In her tough and winning poems, Cecily Iddings presents an agreeable surface because she's required to by law. It's not quite as if she faces prison time for disobeying, but she's still under duress—though the law she labors under isn't written anywhere, its power is nonetheless tremendous: it governs which and whether people are “preferred” and thus comes to determine their “quality of life”: work offered, food eaten, friends shared, lovers loved, if any. Her code of conduct springs from the collision of the rigid, reifying logic of consumerism with the volatility of feeling inherent to all human interaction: she inhabits a mentality where one is forever preparing a face to meet the faces one meets, a society flattened, both online and in “real life,” to a game of strange exposures in which failure always feels pervasive and irreparable and “success,” if it ever comes, is fleeting and nebulous at best.
But this atmosphere or ambiance or theme is not what sets her poems apart—consciously or not, all contemporary poetry has to embody and reflect it to some extent, and not always for the better, aesthetically speaking. Instead, her verse derives its distinction and its durability from a careful, deft attention to phrasing and sound, an intelligence both daring and discreet, and above all else from a tone embedded in that music and that sense which can be best described as plucky—brave, smart, optimistic, but above all grounded. Though not especially guarded, her poems are nonetheless prepared—spinning and flipping between unhappy, playful, and politically reflective moods, vaulting from domestic to demented to demonic, they always hit the ground precisely and decisively. By being direct, definite, open, and unobtrusive, their performances of the first person singular become a conduit to shared experience; through the charm of mutual recognition they resist the isolation and disorientation they depict. If they accept the “self,” they accept it not as an atomic fact but as a challenge, as a presence with a history whose resolution lies beyond its bounds: only on the skewed and terrifying common ground of culture can the individual clarify her motives and potential for activity.
Of course, this calm, keen presentation of an open-ended “I,” this willingness on the part of the poet to transform her personality into a catalyst of popular reflection must bear some resemblance to curating self-shot photos on an online social network: the desire to be desired lies at the root of not just human language but contemporary image capital as well. Where Cecily's poems diverge from the culture that frames them and pervades their vision, though, is in her persistent exercise of distinctly unpopular faculties such as humility and what used to be called conscience—the influences of Bishop and Auden in her work are subtle yet unmistakable, as are those of certain female poets (Scalapino, Howe, Hejinian) affiliated with the Language movement. She plays with the line between the public life of poetry and corporate publicity not in order to erase it but to highlight its persistence: both cultivate anxiety, damage, and dissatisfaction for their own ends, but the impulses that drive each discourse are opposed to one another: the former's civic, generous, and recuperative, the latter's private, stingy, and sadistic. The strife between these modes of speech and action, as her poems demonstrate, can take place anywhere, on any scale (a city skyline, married life, a classroom, a stadium, a car ride) and their aesthetic force is based not in evading or eliding the conflict but in its confrontation and articulation. These poems, which seem so unassuming and eager to please on one's first reading, reveal themselves, examined once again at closer range, as labored, grim, and stung by the delight of common truth. In the end they look, to my mind, very likely to endure.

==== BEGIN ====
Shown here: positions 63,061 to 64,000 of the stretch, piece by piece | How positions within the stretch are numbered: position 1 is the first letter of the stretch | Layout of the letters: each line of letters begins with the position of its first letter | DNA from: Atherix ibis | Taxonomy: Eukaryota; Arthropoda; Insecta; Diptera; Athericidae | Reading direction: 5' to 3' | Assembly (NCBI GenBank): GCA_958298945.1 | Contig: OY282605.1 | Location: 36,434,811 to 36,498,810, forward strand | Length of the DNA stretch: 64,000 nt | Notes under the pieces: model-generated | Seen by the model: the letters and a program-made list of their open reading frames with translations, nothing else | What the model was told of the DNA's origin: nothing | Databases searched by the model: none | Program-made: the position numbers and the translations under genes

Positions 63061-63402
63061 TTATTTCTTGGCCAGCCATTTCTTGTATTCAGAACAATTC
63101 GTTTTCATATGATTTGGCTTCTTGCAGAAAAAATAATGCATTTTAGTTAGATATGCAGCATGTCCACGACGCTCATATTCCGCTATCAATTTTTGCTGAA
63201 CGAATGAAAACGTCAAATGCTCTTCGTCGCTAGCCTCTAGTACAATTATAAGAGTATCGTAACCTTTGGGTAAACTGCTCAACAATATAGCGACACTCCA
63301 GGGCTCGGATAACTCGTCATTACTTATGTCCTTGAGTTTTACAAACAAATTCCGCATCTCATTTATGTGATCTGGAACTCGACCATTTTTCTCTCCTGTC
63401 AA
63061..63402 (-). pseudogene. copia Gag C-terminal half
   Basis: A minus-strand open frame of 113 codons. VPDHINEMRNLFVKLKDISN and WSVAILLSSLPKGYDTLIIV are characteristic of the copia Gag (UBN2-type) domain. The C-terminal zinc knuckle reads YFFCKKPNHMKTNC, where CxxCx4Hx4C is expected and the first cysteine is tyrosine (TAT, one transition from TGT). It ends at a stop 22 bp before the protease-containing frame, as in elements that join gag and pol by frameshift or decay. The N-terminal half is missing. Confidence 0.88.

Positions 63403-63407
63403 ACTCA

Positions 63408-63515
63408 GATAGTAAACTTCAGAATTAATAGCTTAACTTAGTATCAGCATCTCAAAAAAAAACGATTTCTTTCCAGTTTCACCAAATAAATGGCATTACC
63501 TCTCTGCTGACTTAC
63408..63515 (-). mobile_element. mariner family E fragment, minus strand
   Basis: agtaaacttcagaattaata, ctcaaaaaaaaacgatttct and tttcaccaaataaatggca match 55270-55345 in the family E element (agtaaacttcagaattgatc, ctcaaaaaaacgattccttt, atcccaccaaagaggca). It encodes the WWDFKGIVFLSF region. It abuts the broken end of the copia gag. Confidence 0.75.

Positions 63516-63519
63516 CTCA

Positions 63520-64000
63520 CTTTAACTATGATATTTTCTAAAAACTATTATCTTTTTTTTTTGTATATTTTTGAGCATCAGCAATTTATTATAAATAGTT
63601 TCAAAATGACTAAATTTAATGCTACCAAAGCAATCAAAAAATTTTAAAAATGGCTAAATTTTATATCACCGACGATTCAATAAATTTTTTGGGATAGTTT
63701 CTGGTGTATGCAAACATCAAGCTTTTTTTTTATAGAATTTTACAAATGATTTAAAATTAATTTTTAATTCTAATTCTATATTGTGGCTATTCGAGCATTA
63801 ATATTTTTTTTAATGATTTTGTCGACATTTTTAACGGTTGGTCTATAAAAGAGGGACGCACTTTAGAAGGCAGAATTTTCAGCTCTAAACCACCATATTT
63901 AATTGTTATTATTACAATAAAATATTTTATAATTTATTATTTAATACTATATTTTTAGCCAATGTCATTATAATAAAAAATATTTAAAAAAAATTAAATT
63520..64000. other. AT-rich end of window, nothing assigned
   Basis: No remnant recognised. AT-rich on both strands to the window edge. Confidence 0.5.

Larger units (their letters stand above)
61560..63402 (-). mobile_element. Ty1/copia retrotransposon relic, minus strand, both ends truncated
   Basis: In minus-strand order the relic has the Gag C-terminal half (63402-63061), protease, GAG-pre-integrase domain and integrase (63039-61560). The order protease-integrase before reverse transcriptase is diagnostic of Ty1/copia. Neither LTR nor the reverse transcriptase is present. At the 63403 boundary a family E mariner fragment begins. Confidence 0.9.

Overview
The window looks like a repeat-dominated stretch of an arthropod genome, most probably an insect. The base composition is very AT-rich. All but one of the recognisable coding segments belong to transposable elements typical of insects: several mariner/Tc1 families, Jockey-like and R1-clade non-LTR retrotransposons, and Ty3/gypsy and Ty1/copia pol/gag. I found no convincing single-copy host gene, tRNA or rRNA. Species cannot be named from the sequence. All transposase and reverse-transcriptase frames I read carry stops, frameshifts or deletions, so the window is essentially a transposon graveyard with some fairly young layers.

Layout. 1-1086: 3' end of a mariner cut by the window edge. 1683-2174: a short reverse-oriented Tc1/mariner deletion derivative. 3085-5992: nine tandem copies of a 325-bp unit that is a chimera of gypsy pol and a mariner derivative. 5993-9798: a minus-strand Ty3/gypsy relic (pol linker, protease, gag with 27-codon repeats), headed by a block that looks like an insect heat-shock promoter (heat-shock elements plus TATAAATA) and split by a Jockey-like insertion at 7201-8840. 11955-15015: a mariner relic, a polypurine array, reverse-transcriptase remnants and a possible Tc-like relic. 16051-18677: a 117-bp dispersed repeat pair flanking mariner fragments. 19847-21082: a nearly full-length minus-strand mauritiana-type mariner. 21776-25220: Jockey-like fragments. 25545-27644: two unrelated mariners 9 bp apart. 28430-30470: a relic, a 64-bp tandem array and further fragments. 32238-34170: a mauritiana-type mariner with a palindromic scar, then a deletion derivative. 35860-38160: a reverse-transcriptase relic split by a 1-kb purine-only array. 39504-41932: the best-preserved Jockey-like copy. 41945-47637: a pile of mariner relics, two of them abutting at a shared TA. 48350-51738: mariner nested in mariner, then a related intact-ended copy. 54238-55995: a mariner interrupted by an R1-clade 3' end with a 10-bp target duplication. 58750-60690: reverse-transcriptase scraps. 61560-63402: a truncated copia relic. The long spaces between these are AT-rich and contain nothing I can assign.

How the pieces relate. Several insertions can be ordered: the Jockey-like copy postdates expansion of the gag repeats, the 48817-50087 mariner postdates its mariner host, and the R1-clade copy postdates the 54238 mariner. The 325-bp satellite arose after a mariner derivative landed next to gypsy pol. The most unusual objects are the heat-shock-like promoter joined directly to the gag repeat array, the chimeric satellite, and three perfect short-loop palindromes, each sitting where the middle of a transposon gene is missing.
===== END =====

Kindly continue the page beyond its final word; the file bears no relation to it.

Cecily's first book, aptly titled Everyone Here, was published by Octopus Books in 2014. It's an honor and a joy to introduce her.